Wednesday, December 2, 2009

Huffington and Fluffington

I'm not a fan of Huffington Post; there's too much focus on celebrity news and titillating news, and not enough paring. One of my frustrations is with sites that have no sense of judging whether something is worth including, and fall into the "more is better" mindset. They put up more and more and more to the point that the reader can't get through it. And too often the reader has no way to judge the nature of an article: the title is cutesy or punny and does little to convey the content therein.

I know that I'm guilty of the above from time to time, and I also know that lots and lots of people are quite fond of that site. I have no problem with that, I'm just pointing out that I'm not a big fan of Huffpo. Too many posts that I think of as "fluffy:" attractive, but in the end, empty.

All that said, I do have a certain admiration for Arianna Huffington herself; I think she's very smart and savvy. I came across an excerpt from a speech she gave recently. In light of Rupert Murdoch stating he intends to put all of his media behind a paywall, pushing other media outlets to do so as well (so that he's not demanding readers to pay for what they might get for free elsewhere- it's as if prostitutes started demanding that wives charge for sex, so as not to undercut the former's business), and Google agreeing to implement structural changes (see a response here) that would allow media outlets to emplace paywalls, I think Huffington makes some very good points.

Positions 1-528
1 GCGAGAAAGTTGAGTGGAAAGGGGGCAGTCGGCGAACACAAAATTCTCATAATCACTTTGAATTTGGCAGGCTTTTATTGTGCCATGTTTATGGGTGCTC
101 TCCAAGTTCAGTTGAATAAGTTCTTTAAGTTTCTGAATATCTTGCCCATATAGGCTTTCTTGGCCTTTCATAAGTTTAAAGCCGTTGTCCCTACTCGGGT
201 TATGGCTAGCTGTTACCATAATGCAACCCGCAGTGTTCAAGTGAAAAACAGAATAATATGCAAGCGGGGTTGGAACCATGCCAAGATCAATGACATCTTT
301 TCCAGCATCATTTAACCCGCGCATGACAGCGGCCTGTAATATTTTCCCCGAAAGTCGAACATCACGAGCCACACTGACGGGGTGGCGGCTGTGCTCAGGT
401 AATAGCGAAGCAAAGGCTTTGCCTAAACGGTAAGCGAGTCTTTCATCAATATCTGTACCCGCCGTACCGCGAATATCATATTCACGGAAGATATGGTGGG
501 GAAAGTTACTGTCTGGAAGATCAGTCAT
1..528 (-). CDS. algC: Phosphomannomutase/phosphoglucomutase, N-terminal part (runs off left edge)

It's time for traditional media companies to stop whining and face the fact that far too many of them, lulled by a lack of competition and years of pre-tax profits of 20 per cent or more, put cash flow above journalism and badly misread the web when it arrived on the scene. The focus was on consolidation, cost-cutting, and pleasing Wall Street – not modernisation and pleasing their readers.
Get real, you guys. The world has changed. Did you know that newspaper circulation is down 7 million over the last 25 years while unique readership of online news is up 34 million in the last 5 years? Did you know newspaper advertising fell nearly 19 per cent this year while web advertising is up 9 per cent and mobile advertising is up 18 per cent? Did you know that more video was uploaded to YouTube in the last 2 months than if ABC, CBS, and NBC had been airing all-new content every minute of every day since 1948?
As I've said repeatedly, I don't watch television anymore. But it goes further than that: I can't watch television anymore. Between mostly vapid writing and commercial breaks, it doesn't hold my attention. If I've been watching the tube for more than a few minutes, I'm reaching for a magazine, newspaper or something else to read. Or turning on my computer to play a game; I completely lose track of what I'm supposedly watching.

The media world is a very different place than it was a mere 10-15 years ago; it would behoove megacorps like Murdoch's to get their little heads around that fact.

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